Denmark seeks to lead the global fight against climate change, primarily through the development of technologies for the use of renewable energy, including wind plays an important role.
The origin of the Danish search a more “green” can be traced to the Arab-Israeli war of October 1973 and subsequent international oil crisis.
At that time, Denmark depended on more than 90 percent of imported oil, and the crisis forced the country to take a 180 degree shift in their patterns of energy production and consumption, with the application of severe tax and a rigorous regulatory framework .
Successive Danish governments also encouraged investment in research and development of renewable energy sources like wind and second-generation biofuels.
The result of these measures is now a multibillion dollar industry that provides thousands of jobs to the national economy in that period has grown nearly 80 percent while the country has maintained a stable level of energy consumption.
Given the growing evidence of global warming caused by greenhouse gases, and its potentially devastating effects, Denmark has strengthened in recent years its search for ways of sustainable development.
In March 2008, the government appointed a Commission on Climate Change, composed of 10 scientists with special expertise in the fields of climate, agriculture, transportation and economy-with the task of making recommendations on how the country could become independent of fuel fossils.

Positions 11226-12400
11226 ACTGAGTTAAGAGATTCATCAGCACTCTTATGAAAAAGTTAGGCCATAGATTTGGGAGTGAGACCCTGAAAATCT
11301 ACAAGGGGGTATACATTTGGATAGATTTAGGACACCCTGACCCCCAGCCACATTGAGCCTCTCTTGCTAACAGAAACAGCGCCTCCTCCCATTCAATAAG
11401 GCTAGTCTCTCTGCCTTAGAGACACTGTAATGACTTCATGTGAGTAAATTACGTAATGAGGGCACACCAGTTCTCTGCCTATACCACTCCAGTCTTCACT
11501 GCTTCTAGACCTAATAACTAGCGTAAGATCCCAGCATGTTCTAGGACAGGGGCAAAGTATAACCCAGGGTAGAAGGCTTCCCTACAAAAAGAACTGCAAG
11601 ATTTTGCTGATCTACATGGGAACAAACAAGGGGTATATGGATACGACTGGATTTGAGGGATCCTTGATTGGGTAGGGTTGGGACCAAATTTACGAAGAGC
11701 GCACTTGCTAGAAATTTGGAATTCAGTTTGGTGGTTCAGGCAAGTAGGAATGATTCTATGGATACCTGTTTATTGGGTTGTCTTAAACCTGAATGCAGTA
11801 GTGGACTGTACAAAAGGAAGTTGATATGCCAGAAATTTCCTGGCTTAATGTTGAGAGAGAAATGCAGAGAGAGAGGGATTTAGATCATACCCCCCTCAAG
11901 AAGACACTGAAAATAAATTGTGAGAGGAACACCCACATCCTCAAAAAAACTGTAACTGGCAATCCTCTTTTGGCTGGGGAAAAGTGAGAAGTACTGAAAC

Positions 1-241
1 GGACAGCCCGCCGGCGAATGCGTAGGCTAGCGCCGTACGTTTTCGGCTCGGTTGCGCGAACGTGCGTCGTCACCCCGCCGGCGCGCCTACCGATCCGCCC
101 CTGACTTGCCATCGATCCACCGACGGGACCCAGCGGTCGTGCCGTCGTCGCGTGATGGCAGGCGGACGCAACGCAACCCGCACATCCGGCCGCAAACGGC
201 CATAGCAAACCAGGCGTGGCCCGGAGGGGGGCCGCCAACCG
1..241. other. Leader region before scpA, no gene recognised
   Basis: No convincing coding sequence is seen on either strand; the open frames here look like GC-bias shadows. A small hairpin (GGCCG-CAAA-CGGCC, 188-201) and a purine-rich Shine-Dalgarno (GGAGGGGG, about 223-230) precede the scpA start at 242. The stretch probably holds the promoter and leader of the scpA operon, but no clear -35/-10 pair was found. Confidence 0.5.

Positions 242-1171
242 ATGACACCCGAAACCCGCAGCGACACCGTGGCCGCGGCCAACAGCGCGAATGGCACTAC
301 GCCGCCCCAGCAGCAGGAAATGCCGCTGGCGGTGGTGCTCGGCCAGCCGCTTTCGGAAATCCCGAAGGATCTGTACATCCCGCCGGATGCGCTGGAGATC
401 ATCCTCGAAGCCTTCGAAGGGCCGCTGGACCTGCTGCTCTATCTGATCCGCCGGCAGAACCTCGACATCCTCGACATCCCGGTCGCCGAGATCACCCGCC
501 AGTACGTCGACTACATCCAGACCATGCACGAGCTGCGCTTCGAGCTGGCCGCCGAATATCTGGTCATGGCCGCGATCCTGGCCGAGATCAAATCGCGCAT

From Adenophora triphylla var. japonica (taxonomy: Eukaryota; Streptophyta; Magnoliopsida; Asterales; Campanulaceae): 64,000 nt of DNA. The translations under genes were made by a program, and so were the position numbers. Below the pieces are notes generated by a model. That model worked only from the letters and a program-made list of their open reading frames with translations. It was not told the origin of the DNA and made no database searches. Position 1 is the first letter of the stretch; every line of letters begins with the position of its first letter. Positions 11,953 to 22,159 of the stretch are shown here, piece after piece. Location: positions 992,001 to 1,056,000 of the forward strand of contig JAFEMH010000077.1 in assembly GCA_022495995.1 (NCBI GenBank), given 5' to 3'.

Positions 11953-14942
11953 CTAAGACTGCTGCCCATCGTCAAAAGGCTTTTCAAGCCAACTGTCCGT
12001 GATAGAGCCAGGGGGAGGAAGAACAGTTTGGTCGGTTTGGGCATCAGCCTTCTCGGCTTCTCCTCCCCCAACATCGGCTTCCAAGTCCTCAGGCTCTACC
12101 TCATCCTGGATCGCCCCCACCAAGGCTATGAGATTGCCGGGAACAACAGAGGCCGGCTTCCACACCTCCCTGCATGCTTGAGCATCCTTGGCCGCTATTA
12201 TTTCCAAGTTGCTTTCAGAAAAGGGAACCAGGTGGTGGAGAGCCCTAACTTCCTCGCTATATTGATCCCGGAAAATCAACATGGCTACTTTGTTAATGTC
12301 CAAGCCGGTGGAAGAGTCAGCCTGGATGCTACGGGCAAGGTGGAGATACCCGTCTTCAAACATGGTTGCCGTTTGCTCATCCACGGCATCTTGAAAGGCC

Electric vehicle with lithium batteries do not emit CO2 or damage the environment if the electricity comes from renewables such as wind, solar photovoltaic and solar thermal or thermal. Wind turbines can supply electricity to electric vehicles in the future will also serve to store and regulate the electricity intermittent wind energy sector.
The Commission presented its findings in September 2010, under which Denmark can gradually reduce their use of oil, natural gas and coal, to completely eliminate these fuels in their energy portfolio by 2050.
The government formally took over the group’s recommendations, which Denmark aspires to become, in a span of four decades, the first fossil fuel free.
It is in pursuit of that goal that wind power plays an increasingly important role. Denmark was a pioneer in this field in the 1970’s, and nearly half of the wind turbines in the world are produced by Danish manufacturers.
In Denmark, wind turbines are always on the horizon, generating more than three thousand megawatts of electricity, or about 20 percent of total consumption in the country-the highest proportion of the world.
Many of these turbines rise more than 100 meters above the ground or on offshore platforms, each with three blades 40 meters long whose ends rotate at over 160 kilometers per hour as high-tech versions of windmills the bucolic Dutch countryside.
The Danes do not seem to mind much the sight of these huge towers, perhaps because some turbines are cooperatively owned by residents, and meeting community needs of its electricity.
Since then, this source of energy is not without its problems, the most obvious of which is the variability of the winds.
On days with little wind, the turbines can remain operational, in which case power plants using different fuels such as agricultural waste, biomass and petroleum products, increase their contribution to the national grid.
By contrast, when the wind is too strong and the turbines generate excess electricity, Denmark is forced to sell the surplus at unfavorable prices to neighboring countries such as Norway and Germany.
However, with the prospect of exhaustion (and therefore more expensive) fossil fuels and the development of technologies for the storage of excess energy, use renewable sources like wind is emerging as an alternative both economically viable and environmentally sustainable .